I’m falling a bit behind on reporting my research, so I’ll cover these two books in one post. They really belong together, anyway.
The one I read first was The Fairies in Tradition and Literature. It’s a good focus on British Isles fairy-lore (as distinct from fairy-tales), and Briggs is pretty good about flagging the region a given detail belongs to, for which I am very grateful; I’m specifically after English fairy-lore here, as opposed to the much more well-known Scottish and Irish and even Welsh materials, so it’s good to know where I should be drawing my mental boundaries.
This book is organized mostly by issues, with chapters like “The Host of the Dead,” “Fairy Plants,” “Changelings and Midwives,” and so on. The big benefit for me is that this gave me the perfect way to think about recurrent tropes in fairy-lore, and how I want to reinterpret them for the purposes of my own work. I have certain ideas now, for example, about why exactly fairies were so fond of certain human foods, and what it is about gifts of clothing that seems to piss off brownies.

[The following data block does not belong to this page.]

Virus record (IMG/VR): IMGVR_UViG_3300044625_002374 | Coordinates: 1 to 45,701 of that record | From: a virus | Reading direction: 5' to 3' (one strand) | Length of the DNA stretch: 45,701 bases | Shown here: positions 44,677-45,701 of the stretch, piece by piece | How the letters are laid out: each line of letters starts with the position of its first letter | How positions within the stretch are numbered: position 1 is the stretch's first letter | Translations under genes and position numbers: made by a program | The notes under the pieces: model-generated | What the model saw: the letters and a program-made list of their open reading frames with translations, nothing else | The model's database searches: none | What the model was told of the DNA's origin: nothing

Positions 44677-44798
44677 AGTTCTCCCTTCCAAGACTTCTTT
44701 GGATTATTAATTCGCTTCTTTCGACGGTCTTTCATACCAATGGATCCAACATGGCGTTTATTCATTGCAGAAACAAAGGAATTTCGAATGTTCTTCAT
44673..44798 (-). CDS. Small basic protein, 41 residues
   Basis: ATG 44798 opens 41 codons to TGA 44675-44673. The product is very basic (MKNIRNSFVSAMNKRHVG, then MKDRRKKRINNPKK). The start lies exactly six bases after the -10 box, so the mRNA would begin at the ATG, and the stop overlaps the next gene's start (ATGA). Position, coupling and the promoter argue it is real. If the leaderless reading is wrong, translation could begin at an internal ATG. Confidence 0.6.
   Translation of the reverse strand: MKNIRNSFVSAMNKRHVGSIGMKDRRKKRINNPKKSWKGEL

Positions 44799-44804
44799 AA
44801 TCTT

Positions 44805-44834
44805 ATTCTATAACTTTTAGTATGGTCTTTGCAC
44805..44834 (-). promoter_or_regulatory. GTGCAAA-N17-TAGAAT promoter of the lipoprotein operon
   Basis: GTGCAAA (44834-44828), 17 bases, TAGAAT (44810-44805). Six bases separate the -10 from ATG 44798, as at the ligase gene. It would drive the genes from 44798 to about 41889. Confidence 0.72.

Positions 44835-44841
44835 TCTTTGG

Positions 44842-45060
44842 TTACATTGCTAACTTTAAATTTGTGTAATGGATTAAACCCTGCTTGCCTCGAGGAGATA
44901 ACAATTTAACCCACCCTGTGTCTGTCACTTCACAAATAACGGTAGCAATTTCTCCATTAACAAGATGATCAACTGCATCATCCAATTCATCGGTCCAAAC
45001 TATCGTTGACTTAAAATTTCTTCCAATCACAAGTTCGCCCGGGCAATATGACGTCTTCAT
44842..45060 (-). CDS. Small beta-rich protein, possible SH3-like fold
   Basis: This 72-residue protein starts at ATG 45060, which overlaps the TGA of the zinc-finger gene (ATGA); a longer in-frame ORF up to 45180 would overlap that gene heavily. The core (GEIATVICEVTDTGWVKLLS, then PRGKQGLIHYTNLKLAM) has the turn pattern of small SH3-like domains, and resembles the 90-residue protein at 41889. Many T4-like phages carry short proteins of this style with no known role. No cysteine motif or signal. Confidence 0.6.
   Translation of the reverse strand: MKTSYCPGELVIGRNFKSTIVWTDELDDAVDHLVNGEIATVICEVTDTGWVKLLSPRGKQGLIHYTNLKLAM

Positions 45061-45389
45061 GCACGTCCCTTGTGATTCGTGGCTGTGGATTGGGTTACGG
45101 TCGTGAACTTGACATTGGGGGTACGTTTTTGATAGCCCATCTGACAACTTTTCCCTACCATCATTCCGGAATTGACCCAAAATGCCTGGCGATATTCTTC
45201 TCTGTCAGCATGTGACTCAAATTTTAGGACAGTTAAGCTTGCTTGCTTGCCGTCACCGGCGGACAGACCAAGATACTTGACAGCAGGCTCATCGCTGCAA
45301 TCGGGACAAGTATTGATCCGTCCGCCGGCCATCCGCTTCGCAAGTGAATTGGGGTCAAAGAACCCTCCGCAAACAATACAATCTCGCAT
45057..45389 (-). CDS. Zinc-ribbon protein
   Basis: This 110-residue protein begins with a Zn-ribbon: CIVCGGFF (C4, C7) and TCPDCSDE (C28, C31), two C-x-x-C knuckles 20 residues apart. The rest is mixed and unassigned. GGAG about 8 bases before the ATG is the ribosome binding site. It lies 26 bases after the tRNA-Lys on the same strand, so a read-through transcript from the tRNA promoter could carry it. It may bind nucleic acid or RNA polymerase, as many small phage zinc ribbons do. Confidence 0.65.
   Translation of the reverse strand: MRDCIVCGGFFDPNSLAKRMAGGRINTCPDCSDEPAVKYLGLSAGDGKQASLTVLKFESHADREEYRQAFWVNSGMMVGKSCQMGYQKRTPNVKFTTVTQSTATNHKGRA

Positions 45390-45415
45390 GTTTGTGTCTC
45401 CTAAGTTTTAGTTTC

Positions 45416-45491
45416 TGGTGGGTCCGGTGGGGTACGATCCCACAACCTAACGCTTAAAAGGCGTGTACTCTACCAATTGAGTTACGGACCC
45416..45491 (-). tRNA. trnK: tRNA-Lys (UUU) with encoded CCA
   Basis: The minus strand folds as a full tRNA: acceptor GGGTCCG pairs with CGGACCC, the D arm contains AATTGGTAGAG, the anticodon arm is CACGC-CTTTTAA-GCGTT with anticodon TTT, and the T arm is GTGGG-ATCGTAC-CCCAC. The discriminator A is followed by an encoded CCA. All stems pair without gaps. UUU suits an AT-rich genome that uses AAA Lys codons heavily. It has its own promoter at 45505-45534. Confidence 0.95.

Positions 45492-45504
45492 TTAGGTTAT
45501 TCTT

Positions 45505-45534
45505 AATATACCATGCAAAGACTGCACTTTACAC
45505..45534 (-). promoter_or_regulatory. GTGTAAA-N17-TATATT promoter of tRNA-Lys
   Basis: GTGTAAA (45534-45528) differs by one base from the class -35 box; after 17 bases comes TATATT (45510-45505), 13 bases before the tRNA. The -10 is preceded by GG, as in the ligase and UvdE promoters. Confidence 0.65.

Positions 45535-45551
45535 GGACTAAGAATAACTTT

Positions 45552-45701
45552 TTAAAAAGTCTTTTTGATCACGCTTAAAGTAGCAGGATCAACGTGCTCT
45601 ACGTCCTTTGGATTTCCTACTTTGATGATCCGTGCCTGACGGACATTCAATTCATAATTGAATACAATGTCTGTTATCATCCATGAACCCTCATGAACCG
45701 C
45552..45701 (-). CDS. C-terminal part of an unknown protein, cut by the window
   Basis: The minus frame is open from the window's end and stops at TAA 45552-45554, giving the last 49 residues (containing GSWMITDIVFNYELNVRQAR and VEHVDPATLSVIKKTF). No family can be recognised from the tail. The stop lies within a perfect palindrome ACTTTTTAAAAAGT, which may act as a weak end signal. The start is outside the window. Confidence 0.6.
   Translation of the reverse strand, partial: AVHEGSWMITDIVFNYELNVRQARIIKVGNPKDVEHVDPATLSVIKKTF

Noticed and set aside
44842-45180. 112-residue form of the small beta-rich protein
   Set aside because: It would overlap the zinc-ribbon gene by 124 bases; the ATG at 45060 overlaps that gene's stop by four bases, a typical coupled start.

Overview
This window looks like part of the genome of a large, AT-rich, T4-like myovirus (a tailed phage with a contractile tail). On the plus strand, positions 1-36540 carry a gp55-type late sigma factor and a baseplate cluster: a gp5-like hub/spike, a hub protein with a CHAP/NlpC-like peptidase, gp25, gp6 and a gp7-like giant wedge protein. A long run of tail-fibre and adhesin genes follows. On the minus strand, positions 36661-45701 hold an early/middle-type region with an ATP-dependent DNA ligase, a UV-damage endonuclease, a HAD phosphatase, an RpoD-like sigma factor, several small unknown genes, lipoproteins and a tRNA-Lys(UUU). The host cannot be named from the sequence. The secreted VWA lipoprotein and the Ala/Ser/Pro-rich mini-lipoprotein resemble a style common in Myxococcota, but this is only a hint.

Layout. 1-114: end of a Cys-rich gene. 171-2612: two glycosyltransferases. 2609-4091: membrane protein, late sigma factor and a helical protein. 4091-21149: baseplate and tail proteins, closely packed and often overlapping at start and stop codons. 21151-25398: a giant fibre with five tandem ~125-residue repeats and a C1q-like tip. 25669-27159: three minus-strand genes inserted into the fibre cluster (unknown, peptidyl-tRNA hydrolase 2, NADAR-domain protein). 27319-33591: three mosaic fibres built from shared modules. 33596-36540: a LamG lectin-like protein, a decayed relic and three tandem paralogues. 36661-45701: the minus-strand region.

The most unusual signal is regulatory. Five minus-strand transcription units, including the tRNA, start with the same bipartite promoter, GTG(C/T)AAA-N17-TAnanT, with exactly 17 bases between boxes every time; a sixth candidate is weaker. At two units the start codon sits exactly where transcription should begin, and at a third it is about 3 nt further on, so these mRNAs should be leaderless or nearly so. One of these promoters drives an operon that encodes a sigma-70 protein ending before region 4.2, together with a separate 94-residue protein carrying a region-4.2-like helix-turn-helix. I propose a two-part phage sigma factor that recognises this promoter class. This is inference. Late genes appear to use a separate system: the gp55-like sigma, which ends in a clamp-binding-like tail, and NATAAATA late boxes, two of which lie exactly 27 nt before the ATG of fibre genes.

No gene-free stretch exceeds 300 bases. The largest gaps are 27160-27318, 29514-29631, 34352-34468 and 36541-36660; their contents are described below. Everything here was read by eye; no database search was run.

The second book is British Folk-Tales and Legends, and it makes a good companion to the first. Redacted from a longer version called The Dictionary of British Folk-Tales and Legends, it’s basically a collection of primary sources (sometimes simplified or summarized, sometimes given in their entirety, dialect and all), organized once again into categories. A bunch of the sections I skipped entirely, like “Fables and Exempla” or “Jocular Tales,” but there are categories for black dogs, bogies, devils, dragons, fairies, ghosts, and giants, all of which are quite handy. And a great many of the stories in here are referenced in the other book, so it’s nice to have it on hand for cross-referencing. Bonus points to Briggs for having the right attitude about her categories: they’re there to help the reader find what they’re looking for, but she acknowledges where appropriate the difficulty of distinguishing one type of story from another, and the ways in which they continually muddle up one’s boundaries.
I’ve got one more Briggs book coming my way, The Anatomy of Puck, which should specifically focus on the fairy-lore of Shakespeare’s time. With that, I should be more or less set with my fairy research, except for one out-of-print book that costs something like eighty dollars for a used copy, which I will probably check out from the IU library at some point.